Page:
The Bench referred to the case of Thomson Press (India) Ltd. v. Nanak Builders and Investors Private Limited, (2013) 5 SCC 397 and held that the “provision of Section 52 of the Transfer of Property Act, 1882, did not indeed annul the conveyance or the transfer otherwise, but to render it subservient to the rights of the parties to a litigation. There can be no doubt with respect to the position that the prohibition by application of the principles of the said doctrine would take its effect with the institution of the suit.”
The Bench noted that the present suit was based on the possessory title and the respondent’s claim was based on prior possession. Hence, the amendment application under the provision of CPC to amend the written statement sought by the defendants would have brought in new issues at the appellate stage.
The Court stated that if both parties have not established title, then the party who proved prior possession will succeed. Such right of the person who had prior possession will hold good against the whole world except the person who had title over the property.
In this regard, the Court applied the maxim ‘Possessio contra omnes valet praeter eur cui ius sit possessionis’- he that hath possession hath right against all but him that hath the very right. When the facts disclose no title in either party, at the relevant time, prior possession alone decides the right to possession of land in the assumed character of owner against all the world except against the rightful owner.
The Bench referred to Nair Service Society Limited v. Rev. Father K.C. Alexander, (1968) 3 SCR 163 which had held that “…that a party ousted by a person who has no better right is, with reference to the person so ousting, entitled to recover by virtue of the possession he had held before the ouster even though that “possession was without any title.”
The Bench also observed that in a suit for possession, the appellant’s claim that a third party had title over the property was not sustainable. This plea was known as the plea of ‘jus tertii’ meaning ‘right of a third party’. It was a plea against a claim of interest in property, raised in defence that a third party had a better right that the claimant. However, in a suit against trespass, such a plea was not maintainable.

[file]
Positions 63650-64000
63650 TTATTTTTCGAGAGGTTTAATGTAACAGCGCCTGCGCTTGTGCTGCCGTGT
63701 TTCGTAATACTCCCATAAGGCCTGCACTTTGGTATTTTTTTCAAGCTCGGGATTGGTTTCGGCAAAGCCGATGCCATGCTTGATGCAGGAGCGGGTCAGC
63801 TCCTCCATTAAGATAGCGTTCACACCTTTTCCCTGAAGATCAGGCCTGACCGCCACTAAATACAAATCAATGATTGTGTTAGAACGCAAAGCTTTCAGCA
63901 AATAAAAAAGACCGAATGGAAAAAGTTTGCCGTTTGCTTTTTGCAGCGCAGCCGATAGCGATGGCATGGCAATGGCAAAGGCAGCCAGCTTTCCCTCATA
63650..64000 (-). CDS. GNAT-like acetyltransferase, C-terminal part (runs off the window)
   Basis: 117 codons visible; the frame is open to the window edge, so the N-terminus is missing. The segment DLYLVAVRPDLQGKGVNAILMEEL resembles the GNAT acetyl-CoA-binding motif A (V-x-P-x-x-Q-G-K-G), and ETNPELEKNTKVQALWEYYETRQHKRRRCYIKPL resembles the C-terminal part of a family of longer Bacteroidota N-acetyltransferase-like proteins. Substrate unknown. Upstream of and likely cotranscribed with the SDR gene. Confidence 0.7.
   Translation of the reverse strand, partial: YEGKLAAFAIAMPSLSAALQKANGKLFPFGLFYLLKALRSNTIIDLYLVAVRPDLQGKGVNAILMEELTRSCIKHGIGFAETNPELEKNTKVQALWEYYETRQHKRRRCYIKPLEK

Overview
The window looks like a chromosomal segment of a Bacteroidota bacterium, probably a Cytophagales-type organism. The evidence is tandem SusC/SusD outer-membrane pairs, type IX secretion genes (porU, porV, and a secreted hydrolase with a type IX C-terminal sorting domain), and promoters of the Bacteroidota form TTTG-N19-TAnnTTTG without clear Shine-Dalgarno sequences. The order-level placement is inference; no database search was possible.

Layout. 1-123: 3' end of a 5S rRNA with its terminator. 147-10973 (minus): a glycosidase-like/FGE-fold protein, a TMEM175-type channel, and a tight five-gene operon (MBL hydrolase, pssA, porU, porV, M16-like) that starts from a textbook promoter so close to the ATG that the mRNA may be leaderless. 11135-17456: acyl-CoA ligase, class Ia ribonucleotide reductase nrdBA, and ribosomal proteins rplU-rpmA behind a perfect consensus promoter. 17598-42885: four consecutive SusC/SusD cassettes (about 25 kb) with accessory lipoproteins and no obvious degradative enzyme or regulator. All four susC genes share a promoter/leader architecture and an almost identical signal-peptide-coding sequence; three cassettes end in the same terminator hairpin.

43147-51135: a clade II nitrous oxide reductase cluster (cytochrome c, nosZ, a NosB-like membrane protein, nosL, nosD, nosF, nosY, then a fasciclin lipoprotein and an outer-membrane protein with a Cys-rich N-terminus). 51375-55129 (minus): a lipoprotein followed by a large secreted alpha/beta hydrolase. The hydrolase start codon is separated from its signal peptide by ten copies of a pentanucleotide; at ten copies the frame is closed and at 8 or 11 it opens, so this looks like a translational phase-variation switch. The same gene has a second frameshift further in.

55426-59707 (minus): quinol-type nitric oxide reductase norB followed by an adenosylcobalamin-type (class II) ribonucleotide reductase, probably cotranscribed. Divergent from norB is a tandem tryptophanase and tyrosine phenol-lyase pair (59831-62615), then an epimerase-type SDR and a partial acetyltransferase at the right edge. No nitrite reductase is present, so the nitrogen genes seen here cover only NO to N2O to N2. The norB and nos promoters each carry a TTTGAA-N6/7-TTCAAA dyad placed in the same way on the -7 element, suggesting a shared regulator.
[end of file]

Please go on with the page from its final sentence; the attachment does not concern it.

The Bench stated that the Courts below were correct in holding that the appellants did not have a case of ownership over the suit schedule property and such a case sought to bring out was repelled by the High Court and accordingly upheld the same. It was of the view that they had failed to establish any better claim for possession.
“The finding of the High Court that any volume of evidence sans appropriate pleadings would be no avail is the correct exposition of law.” observed the Court.
Therefore, it was held that the original defendants failed to raise sufficient and appropriate pleadings in the written statement that they have better right for possession of the suit properties. No amount of proof offered without appropriate pleadings would have any relevance. The Courts below have rightly relied on the evidence to hold forceful dispossession of the appellants from ‘B’ schedule property.
With the above observation, it was stated that the impugned judgement was not inflicted with perversity or any patent illegality warranting interference in invocation of the power under Article 136 of the Constitution of India.
After carefully considering the evidence on record, the Trial Court had arrived at the conclusion that the respondent was entitled to get back the possession of suit schedule property from which he was dispossessed and even after careful consideration of the additional evidence recorded and transmitted to the High Court by the Trial Court and considering all contentions and aspects with reference to plethora of decisions, the High Court only confirmed the judgment and decree of the Trial Court. Therefore, it was held that the concurrent findings of the Courts below were the outcome of the rightful consideration and appreciation of materials on record which do not call for any interference.
[Shivshankara v H.P. Vedavyasa Char, 2023 SCC OnLine SC 358, decided on 29-03-2023]
Judgment authored by Justice C.T. Ravikumar
Advocates who appeared in this case :
For the appellant- Advocate on Record;
For the Respondent- Senior Advocate Narender Hooda, Advocate Aljo K Joseph, Advocate on Record Ritesh Kumar Chowdhary, Advocate Mr. Saurya Lamba.